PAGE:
RTDNA, RCFP and the 25 other press freedom groups that wrote on opposition of the legislation pending in Massachusetts believe news media access to police bodycam and dashcam videos is vital. In some cases, this footage is the only source of objective information about law enforcement incidents. Access to police footage can protect both law enforcement and the public and is critical to hold law enforcement accountable.

The letter to Massachusetts legislative leaders cited five incidents in which bodycam video played a crucial role in allowing reporters to bring clarity and context to law enforcement conduct:
 
Bodycam and dashcam videos are a vital—and, in some cases, the only—source of objective information about law enforcement conduct when witness and police statements conflict or do not accurately portray events. The dashcam video of the 2014 shooting of teenager Laquan McDonald, for example, which was ordered released to a member of the news media pursuant to Illinois’s public records law, proved crucial in informing the public about Mr. McDonald’s death at the hands of a Chicago police officer. Accounts of the incident from the police officer, Jason Van Dyke, and his partner were contradicted by the dashcam video, which was a central piece of evidence in Mr. Van Dyke’s ensuing criminal trial, which led to his conviction for second degree murder and aggravated battery.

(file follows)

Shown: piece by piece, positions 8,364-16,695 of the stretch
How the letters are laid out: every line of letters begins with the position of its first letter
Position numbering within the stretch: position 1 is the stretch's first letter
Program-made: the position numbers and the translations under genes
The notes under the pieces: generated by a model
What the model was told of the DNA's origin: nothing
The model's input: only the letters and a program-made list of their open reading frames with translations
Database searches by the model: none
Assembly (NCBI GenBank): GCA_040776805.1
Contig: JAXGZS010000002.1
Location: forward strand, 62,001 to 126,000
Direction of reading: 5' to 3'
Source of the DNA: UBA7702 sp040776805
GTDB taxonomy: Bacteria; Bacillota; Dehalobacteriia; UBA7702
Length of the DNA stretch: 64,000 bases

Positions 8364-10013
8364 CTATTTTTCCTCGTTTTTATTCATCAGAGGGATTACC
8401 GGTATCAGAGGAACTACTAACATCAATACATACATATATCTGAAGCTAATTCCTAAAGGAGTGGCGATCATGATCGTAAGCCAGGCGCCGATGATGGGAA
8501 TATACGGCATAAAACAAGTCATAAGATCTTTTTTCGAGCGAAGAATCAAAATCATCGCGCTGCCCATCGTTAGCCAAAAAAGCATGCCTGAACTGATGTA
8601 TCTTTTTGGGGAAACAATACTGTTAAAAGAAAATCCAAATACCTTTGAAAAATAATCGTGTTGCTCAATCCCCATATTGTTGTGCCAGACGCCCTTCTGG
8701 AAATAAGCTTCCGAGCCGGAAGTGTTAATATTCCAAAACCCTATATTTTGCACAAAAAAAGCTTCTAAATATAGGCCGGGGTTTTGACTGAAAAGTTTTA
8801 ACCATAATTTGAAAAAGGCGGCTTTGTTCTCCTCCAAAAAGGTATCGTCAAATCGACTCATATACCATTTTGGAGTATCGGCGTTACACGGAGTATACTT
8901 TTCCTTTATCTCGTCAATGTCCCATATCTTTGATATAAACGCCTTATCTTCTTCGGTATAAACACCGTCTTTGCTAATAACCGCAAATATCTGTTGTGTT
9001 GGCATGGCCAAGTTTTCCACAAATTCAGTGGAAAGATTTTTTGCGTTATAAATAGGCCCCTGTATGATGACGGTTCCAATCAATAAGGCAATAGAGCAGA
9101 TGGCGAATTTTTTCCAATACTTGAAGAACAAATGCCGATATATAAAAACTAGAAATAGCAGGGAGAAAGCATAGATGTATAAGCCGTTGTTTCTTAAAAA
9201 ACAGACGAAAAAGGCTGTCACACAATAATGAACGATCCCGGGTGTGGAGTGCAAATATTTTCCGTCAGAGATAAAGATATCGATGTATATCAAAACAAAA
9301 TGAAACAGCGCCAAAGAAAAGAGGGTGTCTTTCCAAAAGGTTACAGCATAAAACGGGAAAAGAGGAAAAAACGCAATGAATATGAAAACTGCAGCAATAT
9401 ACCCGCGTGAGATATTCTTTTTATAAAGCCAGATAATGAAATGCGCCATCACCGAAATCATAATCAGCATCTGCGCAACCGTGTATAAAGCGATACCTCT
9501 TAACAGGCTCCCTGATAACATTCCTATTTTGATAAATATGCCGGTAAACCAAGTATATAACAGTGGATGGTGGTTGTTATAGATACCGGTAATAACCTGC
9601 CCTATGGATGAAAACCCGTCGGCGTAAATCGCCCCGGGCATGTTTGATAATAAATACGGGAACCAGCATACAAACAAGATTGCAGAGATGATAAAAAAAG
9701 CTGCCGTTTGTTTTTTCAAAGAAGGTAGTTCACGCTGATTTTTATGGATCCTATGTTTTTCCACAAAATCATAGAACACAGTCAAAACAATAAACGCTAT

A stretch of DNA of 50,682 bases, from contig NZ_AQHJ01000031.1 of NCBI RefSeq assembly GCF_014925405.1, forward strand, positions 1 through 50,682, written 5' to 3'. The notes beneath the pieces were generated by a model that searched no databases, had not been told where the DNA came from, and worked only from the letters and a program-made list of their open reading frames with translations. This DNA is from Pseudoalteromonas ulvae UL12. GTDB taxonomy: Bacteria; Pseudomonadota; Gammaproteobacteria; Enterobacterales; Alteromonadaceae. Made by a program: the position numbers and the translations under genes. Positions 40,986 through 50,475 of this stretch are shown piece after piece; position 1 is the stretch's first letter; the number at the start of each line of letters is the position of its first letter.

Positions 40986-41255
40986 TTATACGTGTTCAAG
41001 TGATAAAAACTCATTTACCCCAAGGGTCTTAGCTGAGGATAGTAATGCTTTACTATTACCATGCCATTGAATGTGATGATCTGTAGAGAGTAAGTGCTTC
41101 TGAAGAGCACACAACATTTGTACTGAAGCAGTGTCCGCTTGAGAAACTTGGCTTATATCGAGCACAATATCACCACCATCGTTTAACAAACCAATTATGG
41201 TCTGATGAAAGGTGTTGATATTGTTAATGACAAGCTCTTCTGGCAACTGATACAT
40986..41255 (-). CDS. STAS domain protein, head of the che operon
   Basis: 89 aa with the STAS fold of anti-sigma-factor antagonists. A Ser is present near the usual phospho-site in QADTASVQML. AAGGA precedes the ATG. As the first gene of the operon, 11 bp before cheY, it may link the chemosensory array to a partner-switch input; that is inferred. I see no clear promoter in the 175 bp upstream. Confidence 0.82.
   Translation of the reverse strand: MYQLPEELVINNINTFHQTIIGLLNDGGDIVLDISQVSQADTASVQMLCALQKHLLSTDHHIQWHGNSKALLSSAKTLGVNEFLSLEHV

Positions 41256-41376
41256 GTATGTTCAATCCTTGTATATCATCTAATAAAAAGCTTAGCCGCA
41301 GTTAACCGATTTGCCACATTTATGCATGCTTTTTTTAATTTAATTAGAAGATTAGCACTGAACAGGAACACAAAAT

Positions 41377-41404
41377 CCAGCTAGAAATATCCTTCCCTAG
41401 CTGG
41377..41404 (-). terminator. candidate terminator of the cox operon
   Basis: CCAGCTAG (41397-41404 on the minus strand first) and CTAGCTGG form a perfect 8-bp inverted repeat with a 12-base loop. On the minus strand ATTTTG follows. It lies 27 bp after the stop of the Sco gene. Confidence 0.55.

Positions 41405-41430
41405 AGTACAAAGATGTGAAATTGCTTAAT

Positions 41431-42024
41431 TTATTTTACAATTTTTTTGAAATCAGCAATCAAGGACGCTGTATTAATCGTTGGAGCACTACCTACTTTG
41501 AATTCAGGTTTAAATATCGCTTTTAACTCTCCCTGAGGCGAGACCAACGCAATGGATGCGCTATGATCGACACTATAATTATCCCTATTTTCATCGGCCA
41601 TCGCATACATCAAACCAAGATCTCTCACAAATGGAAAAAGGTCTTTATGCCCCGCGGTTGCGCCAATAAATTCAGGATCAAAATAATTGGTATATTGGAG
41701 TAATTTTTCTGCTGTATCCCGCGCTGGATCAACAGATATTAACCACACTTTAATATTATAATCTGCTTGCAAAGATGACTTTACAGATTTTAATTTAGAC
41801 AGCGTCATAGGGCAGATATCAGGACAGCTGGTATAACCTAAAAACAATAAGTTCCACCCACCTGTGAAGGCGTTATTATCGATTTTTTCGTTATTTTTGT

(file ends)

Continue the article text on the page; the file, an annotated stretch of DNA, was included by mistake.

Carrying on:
Bodycam video has likewise played an important role in ensuring law enforcement oversight and accountability. For example, bodycam footage was critical to a recent investigation in which a deputy sheriff in Florida was charged with allegedly planting drugs in the cars of drivers during traffic stops; the investigation resulted in at least 119 cases involving the deputy being dropped.

In Denver, a local TV station used a public records request to obtain bodycam video of an arrest that led to an officer’s discipline for use of excessive force. Contrary to the officer’s statements that he had placed his knee on the suspect’s shoulders, the bodycam video showed his knee had been placed on the suspect’s neck.

News reports relying on bodycam video have also effectively explained police actions to the public when controversy arises. Following a fatal shooting of an individual by police in Washington, D.C., there were conflicting reports about whether the individual had a weapon. The public release of bodycam video from the incident enabled the news media to walk the public through it moment-by-moment, pausing at crucial points to show that the suspect did, in fact, have a knife. In a separate incident in California earlier this month, bodycam video corroborated a police officer’s claim that he shot and killed a 17-year-old woman at a traffic stop after he found her standing in a shooting stance and holding a replica gun.
 
Will these compelling examples sway lawmakers to err on the side of transparency?

Will legislators, judges, local government policymakers, police chiefs and sheriffs around the country understand that the public has a right – and need – to see firsthand how law enforcement is conducting business on their behalf?

Will they agree that law enforcement needs in-depth, expert reporting and context informed by access to police video?

Or will Americans be left only with the sensational “reality” TV spotlight on the soft, seedy underbellies of their communities?